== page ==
DEAR ABBY: I'm writing about cell phone conversations in a public eatery. Granted, most of the time it can be avoided -– and should be. However, there are exceptions, and bystanders should not be so judgmental. I'm a hospice nurse and am often on call, yet not at the office. I must take the calls I receive and often work through complex problems on the phone, no matter where we are or what we are doing. Sometimes the calls are quite lengthy; sometimes there are none at all.
Bystanders who might judge my cell phone use do me a great disservice, and likewise people in other professions. My family is just glad that I can go out and enjoy time with them, even when I'm "working." They appreciate what I do and are proud that I give these worthy patients attention when they need it. Please consider that when you are a bystander, you might not know the "rest of the story." -- NURSE IN ADA, OKLA.
DEAR NURSE: While your cell phone use in restaurants might be necessary, you know as well as I do that most conversations aren't. You are the exception. Read on:
DEAR ABBY: After reading about obnoxious cell phone use in your column, I had to share something I saw. I was waiting in line at a bank while a mother on a cell phone was doing her transactions. Her 10-year-old daughter was at her side.
The mother was in not one, but two conversations: "Yeah, yeah, that's right. No, no, I was talking to HIM. OK, fine! No, no, I was talking to HER." Finally finished and still talking, the woman walked outside, and I went to the teller's window.
I quickly finished my business and noticed the daughter was still standing next to me. I took her outside and found the mother getting into a convertible, still on the cell phone, as was the (male) driver. As the child and I neared the car, I realized the two adults were talking to each other! -- ANDY IN TUCSON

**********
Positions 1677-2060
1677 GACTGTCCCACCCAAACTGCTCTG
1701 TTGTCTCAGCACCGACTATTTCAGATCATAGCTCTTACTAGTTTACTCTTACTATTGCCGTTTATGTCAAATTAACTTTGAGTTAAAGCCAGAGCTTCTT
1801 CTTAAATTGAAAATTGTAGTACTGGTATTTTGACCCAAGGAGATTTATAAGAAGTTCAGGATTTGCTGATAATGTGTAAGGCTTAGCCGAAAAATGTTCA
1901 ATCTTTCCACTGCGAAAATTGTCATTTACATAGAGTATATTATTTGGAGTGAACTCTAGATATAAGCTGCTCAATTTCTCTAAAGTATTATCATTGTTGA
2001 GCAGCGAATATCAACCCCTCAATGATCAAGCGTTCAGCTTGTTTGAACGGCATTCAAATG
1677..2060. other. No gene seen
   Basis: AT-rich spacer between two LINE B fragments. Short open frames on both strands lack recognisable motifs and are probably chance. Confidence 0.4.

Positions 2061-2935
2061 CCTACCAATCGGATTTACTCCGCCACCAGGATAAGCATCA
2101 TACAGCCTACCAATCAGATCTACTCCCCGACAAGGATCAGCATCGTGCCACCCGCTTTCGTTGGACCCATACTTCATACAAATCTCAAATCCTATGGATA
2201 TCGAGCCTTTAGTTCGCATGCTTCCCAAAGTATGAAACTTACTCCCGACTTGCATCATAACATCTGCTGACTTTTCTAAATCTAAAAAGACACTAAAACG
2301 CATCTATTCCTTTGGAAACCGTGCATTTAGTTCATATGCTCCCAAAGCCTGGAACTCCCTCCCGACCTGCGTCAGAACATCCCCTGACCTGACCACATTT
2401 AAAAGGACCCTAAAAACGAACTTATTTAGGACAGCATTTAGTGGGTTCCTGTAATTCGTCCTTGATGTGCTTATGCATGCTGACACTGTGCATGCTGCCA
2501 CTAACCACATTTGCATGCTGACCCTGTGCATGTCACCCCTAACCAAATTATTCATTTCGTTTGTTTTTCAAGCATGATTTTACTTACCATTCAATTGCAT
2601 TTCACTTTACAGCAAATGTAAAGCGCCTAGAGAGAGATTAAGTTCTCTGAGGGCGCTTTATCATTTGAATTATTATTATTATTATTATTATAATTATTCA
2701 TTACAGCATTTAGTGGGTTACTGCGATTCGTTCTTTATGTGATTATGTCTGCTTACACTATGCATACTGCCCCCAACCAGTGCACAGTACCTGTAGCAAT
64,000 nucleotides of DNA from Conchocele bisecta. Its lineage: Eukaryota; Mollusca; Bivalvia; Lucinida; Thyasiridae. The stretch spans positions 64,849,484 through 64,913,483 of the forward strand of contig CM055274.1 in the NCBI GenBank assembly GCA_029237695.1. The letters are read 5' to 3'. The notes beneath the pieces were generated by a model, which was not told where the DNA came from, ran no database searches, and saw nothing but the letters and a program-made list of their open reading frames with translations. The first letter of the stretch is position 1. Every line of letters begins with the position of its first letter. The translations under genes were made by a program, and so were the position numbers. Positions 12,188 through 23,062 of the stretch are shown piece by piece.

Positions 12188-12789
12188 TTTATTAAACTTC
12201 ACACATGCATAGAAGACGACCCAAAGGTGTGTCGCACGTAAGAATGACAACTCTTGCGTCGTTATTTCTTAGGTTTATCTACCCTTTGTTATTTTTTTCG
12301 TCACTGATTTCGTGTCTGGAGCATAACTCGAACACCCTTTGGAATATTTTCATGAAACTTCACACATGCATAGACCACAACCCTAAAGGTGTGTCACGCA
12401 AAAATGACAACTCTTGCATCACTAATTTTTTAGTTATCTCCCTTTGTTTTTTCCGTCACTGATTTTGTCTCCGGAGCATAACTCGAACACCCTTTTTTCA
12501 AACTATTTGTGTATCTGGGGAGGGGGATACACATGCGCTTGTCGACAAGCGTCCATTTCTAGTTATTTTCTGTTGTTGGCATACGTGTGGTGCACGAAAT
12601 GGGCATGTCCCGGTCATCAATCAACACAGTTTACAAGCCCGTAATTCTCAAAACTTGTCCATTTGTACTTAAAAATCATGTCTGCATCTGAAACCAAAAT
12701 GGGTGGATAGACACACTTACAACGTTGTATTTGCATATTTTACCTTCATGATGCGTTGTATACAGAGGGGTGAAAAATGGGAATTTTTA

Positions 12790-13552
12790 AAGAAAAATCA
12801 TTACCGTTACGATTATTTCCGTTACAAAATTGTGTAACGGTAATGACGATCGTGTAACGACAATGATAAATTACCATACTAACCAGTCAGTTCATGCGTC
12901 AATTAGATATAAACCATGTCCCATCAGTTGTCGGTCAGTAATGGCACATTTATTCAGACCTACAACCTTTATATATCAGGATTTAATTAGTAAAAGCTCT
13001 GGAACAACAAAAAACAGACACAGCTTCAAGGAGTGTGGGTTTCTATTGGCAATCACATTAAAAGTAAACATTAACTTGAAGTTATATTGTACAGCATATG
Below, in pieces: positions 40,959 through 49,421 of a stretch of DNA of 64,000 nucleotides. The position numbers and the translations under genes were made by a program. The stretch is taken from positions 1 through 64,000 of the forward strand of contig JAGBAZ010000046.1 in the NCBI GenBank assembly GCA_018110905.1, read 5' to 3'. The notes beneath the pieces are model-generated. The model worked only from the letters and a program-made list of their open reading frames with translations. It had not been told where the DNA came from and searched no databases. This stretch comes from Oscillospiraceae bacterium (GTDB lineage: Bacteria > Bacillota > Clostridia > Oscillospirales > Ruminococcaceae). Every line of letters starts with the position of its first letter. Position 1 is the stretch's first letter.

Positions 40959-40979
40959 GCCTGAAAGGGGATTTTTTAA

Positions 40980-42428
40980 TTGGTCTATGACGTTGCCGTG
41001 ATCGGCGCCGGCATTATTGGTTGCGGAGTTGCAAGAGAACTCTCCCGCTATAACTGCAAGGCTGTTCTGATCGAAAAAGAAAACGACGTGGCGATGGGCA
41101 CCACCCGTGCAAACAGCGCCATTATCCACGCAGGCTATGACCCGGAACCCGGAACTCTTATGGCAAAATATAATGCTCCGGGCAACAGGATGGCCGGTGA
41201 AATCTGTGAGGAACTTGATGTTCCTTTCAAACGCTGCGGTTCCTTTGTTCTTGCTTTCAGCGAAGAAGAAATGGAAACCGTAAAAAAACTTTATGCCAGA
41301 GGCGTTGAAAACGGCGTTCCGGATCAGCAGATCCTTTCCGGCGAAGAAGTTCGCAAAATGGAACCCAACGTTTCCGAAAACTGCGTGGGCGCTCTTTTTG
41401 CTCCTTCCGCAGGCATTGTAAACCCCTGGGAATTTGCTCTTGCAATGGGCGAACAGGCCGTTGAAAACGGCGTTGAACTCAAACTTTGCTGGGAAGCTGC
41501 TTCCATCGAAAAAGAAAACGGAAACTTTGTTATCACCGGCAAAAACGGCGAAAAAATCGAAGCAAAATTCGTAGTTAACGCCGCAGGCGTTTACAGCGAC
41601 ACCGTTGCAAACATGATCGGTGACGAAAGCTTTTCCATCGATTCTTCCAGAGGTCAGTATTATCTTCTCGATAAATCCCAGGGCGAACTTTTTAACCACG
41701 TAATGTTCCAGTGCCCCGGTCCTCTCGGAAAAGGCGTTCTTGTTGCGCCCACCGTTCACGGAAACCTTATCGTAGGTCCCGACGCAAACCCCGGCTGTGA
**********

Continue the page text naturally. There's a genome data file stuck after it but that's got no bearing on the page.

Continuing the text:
DEAR ABBY: I informed my 17-year-old daughter that when we are together, it's offensive and rude for her to be on the cell phone. I don't mind a quick, "I'm having dinner with my mom; I'll get back to you later." I give her the same respect, even when her father calls me. In other words, all members of this family extend the same courtesy to each other. -- THERESA IN SUGARLAND, TEXAS
DEAR ABBY: I work in retail, and this has happened to me. When a customer approaches me while talking on a cell phone and tries to hand me the merchandise, I smile and say, "No, don't give it to me yet! Finish your call. It must be important." Then I just stand there. I'm always polite and cordial, and you'd be amazed how quickly they get the "hint." -- LOVES MY JOB
DEAR ABBY: An old boss invited me out to lunch; however, within only a few minutes of our being seated, he took a cell phone call. I sat there for 20 minutes trying not to listen in, then finally I got up, walked out and went home. He called me later, upset that I had "abandoned" him. My response: "I thought we were having lunch together, but you were busy." We've had lunch several times since, and he always turns his cell phone off as we take our seats. -- READER IN THE SOUTHWEST
DEAR ABBY: I have a suggestion. If you notice someone ignoring his or her dinner companion and talking at length on a cell phone, it might be a kindness to invite the ignored person to join you. Not only could you make a friend, the rude person might get the hint that such behavior is unacceptable. -- TERI IN LYNN, MASS.